Prohibition Partners LIVE – Day Two Review: Policy & Reform

Prohibition Partners LIVE - Day Two Review: Policy & Reform

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OVER the next three days, Prohibition Partners LIVE features a packed programme of discussion and debate featuring some of the global cannabis industry’s most informed leaders and opinion-makers. 

With more than 1,500 people attending Day 2 of Prohibition Partners LIVE, CEO and co-founder Stephen Murphy welcomed everyone to the event, the focus of which was Policy and Reform.

This, he said, would take in everything from the future of the industry to EU regulations and guidance, what this would mean for the UK where “the previous hot potato that cannabis was in a political sense is no longer there,” to potentially uncomfortable conversations about lack of diversity and social equality, sustainability, and the possible end of prohibition, which Stephen joked could mean “we will have to change our name!”.

Ahead of the main schedule Stephen Murphy joined fellow Prohibition Partners’ team members; Event & Programme Director Matt Freemantle and Jon Hogg, Managing Director, for a session entitled Cannabis Europa 2021 - The Return of Events which highlighted the strides bing made in the global vaccination programmes as a creating a pathway for the return of physical cannabis conferences later this year and into next.

With Wednesday’s emphasis on policy and reform, the first session on the Cannabis Europa stage was aptly entitled The Medical Cannabis Conundrum in Europe, which saw moderator Alfredo Pascual (vice president of investment analysis at Fast Forward Innovations), Tjalling Erkelens (CEO and chairman of Bedrocan) and Alex Agius Saliba (MEP for Malta), looking at the opportunities and challenges facing producers, suppliers and distributors alike with progressive legislation on the horizon and demand for cannabis-based products rising across the Continent.

Mr Erkelens said the medical and recreational markets should be separated. “What cannot happen to my mind is that we have a situation where outlets for recreational types of products are now being used by patients to get access to a product that they really are in need of.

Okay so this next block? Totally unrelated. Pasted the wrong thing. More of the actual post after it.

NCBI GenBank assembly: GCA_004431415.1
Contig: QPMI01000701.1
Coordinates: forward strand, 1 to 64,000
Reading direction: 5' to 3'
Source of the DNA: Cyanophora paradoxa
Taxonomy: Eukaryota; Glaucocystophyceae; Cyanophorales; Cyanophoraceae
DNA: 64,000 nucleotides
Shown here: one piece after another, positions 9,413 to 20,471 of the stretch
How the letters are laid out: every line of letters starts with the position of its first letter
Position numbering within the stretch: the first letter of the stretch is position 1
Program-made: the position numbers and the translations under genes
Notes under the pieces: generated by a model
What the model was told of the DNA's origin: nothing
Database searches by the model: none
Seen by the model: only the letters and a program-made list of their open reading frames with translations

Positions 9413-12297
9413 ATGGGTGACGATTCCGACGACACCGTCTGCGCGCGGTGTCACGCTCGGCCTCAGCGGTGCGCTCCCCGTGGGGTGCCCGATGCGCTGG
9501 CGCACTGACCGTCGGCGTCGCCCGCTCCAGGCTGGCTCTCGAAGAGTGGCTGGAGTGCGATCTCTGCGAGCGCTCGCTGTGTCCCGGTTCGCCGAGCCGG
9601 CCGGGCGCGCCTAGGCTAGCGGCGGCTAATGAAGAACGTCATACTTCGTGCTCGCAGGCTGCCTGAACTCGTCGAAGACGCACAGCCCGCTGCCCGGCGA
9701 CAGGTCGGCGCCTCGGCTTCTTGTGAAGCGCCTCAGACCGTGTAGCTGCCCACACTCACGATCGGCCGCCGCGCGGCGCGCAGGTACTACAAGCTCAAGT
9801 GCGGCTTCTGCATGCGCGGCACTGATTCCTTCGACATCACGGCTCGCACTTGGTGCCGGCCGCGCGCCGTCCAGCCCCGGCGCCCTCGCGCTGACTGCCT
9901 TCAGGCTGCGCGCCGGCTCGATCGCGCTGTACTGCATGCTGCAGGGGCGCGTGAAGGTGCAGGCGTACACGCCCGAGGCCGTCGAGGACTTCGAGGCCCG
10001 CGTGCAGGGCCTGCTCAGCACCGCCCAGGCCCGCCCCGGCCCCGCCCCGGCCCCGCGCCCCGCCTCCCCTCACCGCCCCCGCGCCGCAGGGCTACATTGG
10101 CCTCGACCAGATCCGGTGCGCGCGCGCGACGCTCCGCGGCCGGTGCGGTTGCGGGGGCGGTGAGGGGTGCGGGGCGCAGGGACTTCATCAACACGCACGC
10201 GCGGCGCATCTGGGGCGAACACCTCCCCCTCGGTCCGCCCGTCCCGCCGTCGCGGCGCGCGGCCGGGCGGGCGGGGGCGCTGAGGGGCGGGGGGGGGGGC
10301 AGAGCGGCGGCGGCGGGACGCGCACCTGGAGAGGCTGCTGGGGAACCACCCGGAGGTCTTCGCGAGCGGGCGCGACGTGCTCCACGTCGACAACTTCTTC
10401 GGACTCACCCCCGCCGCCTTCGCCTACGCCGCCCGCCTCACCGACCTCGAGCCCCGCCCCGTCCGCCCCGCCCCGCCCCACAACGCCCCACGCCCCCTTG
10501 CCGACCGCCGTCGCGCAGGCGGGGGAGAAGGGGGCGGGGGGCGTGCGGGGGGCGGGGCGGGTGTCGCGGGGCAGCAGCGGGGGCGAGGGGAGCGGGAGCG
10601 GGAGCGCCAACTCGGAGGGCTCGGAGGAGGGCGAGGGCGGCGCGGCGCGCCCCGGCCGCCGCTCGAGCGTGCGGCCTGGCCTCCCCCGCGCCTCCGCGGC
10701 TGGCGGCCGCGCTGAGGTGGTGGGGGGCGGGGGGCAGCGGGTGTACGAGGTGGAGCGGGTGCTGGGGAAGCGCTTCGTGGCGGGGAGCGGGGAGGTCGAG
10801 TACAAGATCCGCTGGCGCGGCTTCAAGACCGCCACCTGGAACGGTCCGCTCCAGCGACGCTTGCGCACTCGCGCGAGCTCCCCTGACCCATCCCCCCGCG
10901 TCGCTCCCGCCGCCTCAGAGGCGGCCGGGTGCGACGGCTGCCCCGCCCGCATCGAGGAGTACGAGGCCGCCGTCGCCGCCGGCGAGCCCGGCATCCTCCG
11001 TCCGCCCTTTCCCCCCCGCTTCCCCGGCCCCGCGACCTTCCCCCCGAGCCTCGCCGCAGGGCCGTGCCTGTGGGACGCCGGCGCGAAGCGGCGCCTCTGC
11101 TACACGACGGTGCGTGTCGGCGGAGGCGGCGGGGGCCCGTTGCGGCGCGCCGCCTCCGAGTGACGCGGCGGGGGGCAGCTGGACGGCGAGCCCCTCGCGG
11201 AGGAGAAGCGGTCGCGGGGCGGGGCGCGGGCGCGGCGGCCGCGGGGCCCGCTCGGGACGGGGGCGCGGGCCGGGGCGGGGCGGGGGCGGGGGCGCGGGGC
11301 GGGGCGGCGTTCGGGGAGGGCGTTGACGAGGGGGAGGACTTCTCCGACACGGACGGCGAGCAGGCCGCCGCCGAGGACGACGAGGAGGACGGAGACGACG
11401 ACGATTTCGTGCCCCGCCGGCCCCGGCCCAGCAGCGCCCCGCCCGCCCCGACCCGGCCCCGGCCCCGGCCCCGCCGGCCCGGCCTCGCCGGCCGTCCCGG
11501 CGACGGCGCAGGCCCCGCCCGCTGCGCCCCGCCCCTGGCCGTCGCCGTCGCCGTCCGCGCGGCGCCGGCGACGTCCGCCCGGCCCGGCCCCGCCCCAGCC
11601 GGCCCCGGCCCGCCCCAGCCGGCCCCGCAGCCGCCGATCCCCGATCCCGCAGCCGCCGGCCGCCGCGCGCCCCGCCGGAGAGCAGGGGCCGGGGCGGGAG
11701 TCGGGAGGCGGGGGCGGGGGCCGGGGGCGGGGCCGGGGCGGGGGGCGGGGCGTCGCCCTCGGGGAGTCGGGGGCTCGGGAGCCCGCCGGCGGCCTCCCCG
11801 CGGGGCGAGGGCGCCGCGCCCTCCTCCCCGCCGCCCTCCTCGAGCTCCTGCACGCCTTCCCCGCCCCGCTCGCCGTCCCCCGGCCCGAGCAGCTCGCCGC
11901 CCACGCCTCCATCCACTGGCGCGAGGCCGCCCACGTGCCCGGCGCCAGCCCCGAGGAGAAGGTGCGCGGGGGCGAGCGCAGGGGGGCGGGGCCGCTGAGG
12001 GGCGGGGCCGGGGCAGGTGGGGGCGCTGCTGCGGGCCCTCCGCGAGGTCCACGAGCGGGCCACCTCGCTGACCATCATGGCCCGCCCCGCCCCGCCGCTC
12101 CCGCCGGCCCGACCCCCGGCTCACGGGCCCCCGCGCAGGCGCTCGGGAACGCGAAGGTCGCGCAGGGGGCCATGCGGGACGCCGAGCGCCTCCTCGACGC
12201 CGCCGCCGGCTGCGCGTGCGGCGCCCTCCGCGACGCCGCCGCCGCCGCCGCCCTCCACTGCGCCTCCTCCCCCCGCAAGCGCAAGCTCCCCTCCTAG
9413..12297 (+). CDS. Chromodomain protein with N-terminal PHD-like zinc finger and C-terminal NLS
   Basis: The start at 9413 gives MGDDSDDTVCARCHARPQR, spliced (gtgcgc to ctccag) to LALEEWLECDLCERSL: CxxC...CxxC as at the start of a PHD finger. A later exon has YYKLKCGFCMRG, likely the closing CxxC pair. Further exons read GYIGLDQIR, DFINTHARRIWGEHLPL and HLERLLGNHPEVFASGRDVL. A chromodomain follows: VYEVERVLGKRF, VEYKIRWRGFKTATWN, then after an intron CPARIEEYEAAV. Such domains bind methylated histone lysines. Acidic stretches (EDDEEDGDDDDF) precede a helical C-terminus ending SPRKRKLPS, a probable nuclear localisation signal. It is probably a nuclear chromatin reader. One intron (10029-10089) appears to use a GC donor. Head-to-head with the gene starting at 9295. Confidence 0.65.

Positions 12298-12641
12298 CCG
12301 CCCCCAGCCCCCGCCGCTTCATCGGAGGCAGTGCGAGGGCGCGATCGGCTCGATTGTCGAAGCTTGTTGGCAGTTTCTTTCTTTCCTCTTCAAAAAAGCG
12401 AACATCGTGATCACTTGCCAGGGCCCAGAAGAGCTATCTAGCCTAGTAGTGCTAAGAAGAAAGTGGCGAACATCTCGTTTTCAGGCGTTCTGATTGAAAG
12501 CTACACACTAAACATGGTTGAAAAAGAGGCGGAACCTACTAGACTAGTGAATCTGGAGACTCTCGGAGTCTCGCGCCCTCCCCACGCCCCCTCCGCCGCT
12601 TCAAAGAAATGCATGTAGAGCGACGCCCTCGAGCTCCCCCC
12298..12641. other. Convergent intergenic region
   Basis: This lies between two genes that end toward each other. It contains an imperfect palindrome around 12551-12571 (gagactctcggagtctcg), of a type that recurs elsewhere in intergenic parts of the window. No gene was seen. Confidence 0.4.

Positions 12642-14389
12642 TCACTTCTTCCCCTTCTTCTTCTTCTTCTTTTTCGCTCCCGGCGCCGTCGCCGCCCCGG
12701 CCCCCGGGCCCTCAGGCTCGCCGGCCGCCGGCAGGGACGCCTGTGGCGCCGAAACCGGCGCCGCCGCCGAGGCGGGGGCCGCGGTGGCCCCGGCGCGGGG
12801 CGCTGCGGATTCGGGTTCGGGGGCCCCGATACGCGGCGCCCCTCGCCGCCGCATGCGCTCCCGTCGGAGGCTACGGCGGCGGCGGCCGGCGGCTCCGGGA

“That separation is a very important thing. I would encourage the industry in general to go for that separation. If you bet on one horse, you cannot bet on two horses in that regard. Don’t do it, it doesn’t work.”

Mr Saliba said the lack of consistency and confusion at EU level was putting hurdles in the way of industry when it comes to a prescribed product, but added that in regard to CBD products for fitness and medical reasons “we basically have an open door policy in the EU. I have nothing against these products, but at the same time it shows that when you treat the subject in an uncoordinated way, when you continue to treat medicine and cannabis as a taboo, you end up with all these problems and all these issues.

“I think when it comes to these products there needs to be a standard to continue to protect consumers and patients, not to bar them from having access, but ultimately to study more, to research more, to have correct standards, and always to have the best protection for our users, patients and consumers.”

The Cannabis Europa platform then played host to Political Correctness: How Can the UK Government Get Things Right?, a wide-ranging discussion between moderator Professor David Nutt (former chief drugs advisor to the UK government), Labour MP, Tonia Antoniazzi, and Conservative MP, Dr Daniel Poulter.

With attitudes across the UK changing towards cannabis, the three chatted about the country’s inaction towards medically prescribed access with only three NHS related prescriptions having been issued since the law was changed in November 2018.